I have ADHD, but it was missed in me until I was an adult. I'm actually thankful I was never sent to a doctor for it as a child. I was actually misdiagnosed as bipolar as an older teen, and the medication almost destroyed my life until I finally took myself off of it. Had I been put through that as a child, with all the medications and doctors and labels, I probably would not have had the ability to get where I am now. I really think we have to think about whether every problem needs a pill and a bunch of interventions. What happened to growing up and learning to deal with things? Yes, I take Ritalin now and it's extremely helpful, but I honestly feel I would not have developed my hard work ethic and ability to compensate for obstacles I encounter had I been labeled and put on medication as a child. I also chose to take it rather than being told to/forced to. I understand treating children who are very severe, but it seems like everything negative is now a disorder instead of a learning experience. Also, it seems that our classroom environment is only acceptable of what society considers "normal", with no room to be a bit different. I know from my own experience that without being diagnosed I still found ways to compensate for it. I'd take away distractions, force myself to concentrate by manipulating my surroundings, and so forth. It's also neglected that ADHD also can have an element of "hyperfocus", where something is focused on to a higher than normal extent, especially on things the person likes. For me, that was extremely helpful in the field I am in. There are often issues at home that would be better addressed than giving a pill. And then when you consider the issue of misdiagnosis, which I personally know happens, it seems so risky to be giving children strong medications whether for ADHD or anything else when they can cause a misdiagnosed person to actually have disorders they never had. I see the validity of medication in adults who can make risk/benefit assessments and children who are severe and everything else has been tried, but I think it's gotten to the point of being an easy fix that fits into our society's mentality of not wanting to deal with anything or learn through hard experiences.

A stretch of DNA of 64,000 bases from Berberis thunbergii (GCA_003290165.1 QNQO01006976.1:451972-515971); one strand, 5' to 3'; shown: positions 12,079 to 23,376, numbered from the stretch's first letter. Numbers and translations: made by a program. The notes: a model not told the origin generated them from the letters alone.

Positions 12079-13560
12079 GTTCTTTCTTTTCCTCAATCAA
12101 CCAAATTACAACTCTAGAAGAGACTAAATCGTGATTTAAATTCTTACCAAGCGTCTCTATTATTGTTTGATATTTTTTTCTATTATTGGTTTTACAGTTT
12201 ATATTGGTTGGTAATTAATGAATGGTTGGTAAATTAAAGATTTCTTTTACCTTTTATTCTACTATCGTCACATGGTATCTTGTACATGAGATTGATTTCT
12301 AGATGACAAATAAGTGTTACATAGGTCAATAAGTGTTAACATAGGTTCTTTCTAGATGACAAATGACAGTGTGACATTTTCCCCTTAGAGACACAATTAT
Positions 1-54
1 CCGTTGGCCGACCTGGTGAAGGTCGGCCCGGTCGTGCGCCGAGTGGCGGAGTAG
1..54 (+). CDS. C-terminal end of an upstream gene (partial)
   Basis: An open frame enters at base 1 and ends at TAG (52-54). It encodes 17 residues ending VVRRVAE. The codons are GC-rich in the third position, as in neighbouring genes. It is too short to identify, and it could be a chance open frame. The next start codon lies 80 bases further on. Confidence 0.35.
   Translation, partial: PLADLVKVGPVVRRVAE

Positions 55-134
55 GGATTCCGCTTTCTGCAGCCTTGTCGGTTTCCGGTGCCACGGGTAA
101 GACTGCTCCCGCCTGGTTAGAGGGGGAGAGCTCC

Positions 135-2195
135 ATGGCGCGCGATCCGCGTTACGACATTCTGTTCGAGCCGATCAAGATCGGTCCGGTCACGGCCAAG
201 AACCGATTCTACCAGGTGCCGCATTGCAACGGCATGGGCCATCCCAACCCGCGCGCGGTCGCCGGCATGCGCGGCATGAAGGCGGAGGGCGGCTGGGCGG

October 17, 2011 at 23:57 | Report abuse | Reply
  5. mdc

    Total BS!

    October 18, 2011 at 04:25 | Report abuse | Reply
  6. Dr Bill Toth

    Are diagnoses of ADHD "on the rise" because the definition has expanded again? Better consider giving the teachers ritalin so they can keep up with the kids...because as Kirkegaard said; "When you label me, you negate me". Live with Intention, DrBillTothCom/blog

    October 18, 2011 at 07:29 | Report abuse | Reply
  7. ADD parent

    I think that this is a hard subject to deal with and that each child really is an individual case. Yes there are some kids who are misdiagnosed by those who don't want to take the time or the effort to give their child the need focused attention, but there are also those who like my child have ADD and still need that little bit of help from her medication. I would work with her extensively and her teachers very closely to provide her with help, but no matter how much time we devote she would still have her anxiety and lack of focus spells that we could not get over. I hope with the amount of CBT that I provide her and the extra work I put in at home and school on her behalf, she will one day be moved off her medication. But that can only come with time, training and a little bit of help for now. I also feel that a lot of parents like myself who have tried and still are trying to work with our children are made to feel bad and guilty for our decisions, as though we haven't tried hard enough or given enough of ourselves to our children. This kind of guilt just make me feel sad and that though I am devoting my best to my child it isn't enough by society's standards. I think that each case should be judged individually and now condemned as a whole.